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Get Your State Forest Comments In!  Fracking and Logging Planned!
Jul31

Get Your State Forest Comments In! Fracking and Logging Planned!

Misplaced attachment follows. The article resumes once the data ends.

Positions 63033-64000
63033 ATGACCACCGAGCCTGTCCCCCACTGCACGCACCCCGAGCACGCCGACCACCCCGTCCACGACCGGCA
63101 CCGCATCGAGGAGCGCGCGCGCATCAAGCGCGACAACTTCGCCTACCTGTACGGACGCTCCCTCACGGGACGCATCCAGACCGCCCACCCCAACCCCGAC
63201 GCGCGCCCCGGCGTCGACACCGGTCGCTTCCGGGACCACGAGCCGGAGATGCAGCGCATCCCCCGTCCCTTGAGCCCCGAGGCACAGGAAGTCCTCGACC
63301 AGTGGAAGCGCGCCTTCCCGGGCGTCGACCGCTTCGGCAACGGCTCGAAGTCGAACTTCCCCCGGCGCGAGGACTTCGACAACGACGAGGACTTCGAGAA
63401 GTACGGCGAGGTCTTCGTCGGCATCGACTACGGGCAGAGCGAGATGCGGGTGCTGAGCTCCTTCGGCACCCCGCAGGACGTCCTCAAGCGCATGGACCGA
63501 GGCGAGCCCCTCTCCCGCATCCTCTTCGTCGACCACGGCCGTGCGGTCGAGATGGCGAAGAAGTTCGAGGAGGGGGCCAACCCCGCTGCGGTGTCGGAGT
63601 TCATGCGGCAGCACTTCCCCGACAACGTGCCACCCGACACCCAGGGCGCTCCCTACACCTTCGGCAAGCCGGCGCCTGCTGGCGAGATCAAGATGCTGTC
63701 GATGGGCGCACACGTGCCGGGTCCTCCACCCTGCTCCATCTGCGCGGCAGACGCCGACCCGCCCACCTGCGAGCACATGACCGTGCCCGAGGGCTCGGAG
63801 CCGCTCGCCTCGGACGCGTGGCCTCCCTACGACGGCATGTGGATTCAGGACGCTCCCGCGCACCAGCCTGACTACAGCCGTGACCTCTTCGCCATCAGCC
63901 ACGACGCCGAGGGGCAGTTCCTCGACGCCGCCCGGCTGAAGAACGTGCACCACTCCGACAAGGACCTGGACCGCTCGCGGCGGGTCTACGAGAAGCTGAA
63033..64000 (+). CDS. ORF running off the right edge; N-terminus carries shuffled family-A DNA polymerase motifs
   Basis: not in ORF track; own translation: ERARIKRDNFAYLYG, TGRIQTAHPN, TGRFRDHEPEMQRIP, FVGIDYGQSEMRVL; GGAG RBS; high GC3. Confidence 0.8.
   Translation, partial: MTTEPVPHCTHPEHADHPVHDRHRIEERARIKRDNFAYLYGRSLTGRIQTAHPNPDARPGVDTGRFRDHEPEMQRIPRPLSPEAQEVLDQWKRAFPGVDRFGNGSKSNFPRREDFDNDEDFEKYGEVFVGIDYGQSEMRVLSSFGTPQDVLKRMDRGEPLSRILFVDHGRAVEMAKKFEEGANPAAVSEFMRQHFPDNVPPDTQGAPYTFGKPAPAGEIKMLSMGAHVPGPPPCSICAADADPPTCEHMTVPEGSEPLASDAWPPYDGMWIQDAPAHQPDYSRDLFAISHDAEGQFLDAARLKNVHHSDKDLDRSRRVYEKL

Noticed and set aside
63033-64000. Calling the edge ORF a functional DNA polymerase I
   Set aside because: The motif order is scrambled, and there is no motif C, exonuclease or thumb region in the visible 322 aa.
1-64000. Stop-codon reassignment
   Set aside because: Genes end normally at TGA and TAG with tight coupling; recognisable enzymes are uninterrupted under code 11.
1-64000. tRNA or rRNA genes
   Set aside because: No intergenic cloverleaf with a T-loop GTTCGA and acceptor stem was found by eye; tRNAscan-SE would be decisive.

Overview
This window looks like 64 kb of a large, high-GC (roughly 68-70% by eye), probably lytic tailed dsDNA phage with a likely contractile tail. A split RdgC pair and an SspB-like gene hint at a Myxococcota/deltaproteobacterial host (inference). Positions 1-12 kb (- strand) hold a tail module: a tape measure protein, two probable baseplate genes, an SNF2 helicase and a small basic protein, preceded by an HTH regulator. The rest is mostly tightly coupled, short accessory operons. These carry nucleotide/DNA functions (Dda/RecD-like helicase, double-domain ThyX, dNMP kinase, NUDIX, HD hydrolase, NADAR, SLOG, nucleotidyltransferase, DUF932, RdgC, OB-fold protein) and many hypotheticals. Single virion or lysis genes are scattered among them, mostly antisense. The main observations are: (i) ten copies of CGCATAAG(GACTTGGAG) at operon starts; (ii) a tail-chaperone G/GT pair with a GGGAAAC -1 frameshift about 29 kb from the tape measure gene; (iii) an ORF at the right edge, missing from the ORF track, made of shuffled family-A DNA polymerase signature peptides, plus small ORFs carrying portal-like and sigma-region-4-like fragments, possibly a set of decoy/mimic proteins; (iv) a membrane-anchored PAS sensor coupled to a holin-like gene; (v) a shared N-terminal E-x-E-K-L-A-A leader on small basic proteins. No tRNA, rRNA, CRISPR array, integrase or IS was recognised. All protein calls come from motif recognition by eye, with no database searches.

For Immediate Release: July 29, 2013 ODNR proposes elimination of important habitat protections in 8,000-acre Shawnee Forest Backcountry Area;Feds plan to open entire Blue Rock State Forest to fracking Press Contact: Nathan Johnson, Staff Attorney for the Buckeye Forest Council: (614) 949-6622, Nathan@buckeyeforestcouncil.org Shawnee Backcountry Area Threatened: Reversing 14 years of management for habitat protection, the Ohio Division of Forestry (DOF) has announced plans to eliminate an 8,000 acre Backcountry Management Area (BCMA) in Shawnee State Forest in Scioto and Adams Counties. Conservation leaders believe the radical change in management will devalue the public’s investment and threaten rare and endangered species, including the timber rattlesnake. The Shawnee BCMA currently includes the following special protections not enjoyed by most of Ohio’s state forest lands: (1) Two existing roads in the BCMA are closed to vehicular traffic; (2) clear-cuts are limited to 25 acres maximum; (3) cuts can only occur on a 250-year rotation cycle; (4) management must be coordinated with the Ohio Division of Natural Areas and Preserves and the Division of Wildlife to help protect state listed species; and (6) future recreational developments must be “low impact.” DOF is proposing to dissolve all of these protections along with the BCMA designation, itself, in favor of a new “Intensive Management” zoning designation. “This is a big and unfortunate development that would shortchange both the public and some of the state’s most sensitive species,” said Nathan Johnson, staff attorney for the Ohio-based Buckeye Forest Council. According to ODNR surveys, the Backcountry Area is home to numerous sensitive and state-designated threatened and endangered species, including the timber rattlesnake, the small whorled pogonia (flowering plant), the river redhorse (fish), the bobcat, and the eastern box turtle. Black bear may also be present in the BCMA. The area borders Ohio’s only state-designated wilderness area, the 8,000 acre Shawnee Wilderness Area. “How can state forest managers justify this wholesale reversal of protection? The state’s own surveys confirm this backcountry management area is a refuge for several threatened species. So much for public involvement and the ‘shelf life’ of a Division of Forestry management plan,” said Jack Shaner, Deputy Director and Senior Director of Legislative & Public Affairs for the Ohio Environmental Council. “DOF’s plan to dissolve the BCMA would open one of Ohio’s most ecologically sensitive areas to significantly more logging and road traffic and would remove protections for threatened and endangered species. Already, Ohio ranks a measly 47th in public land available per citizen. Our state has a desperate need for more wild, protected habitat – not less,” added Johnson. Rather than dissolve the BCMA, state conservation groups are calling on DOF to instead...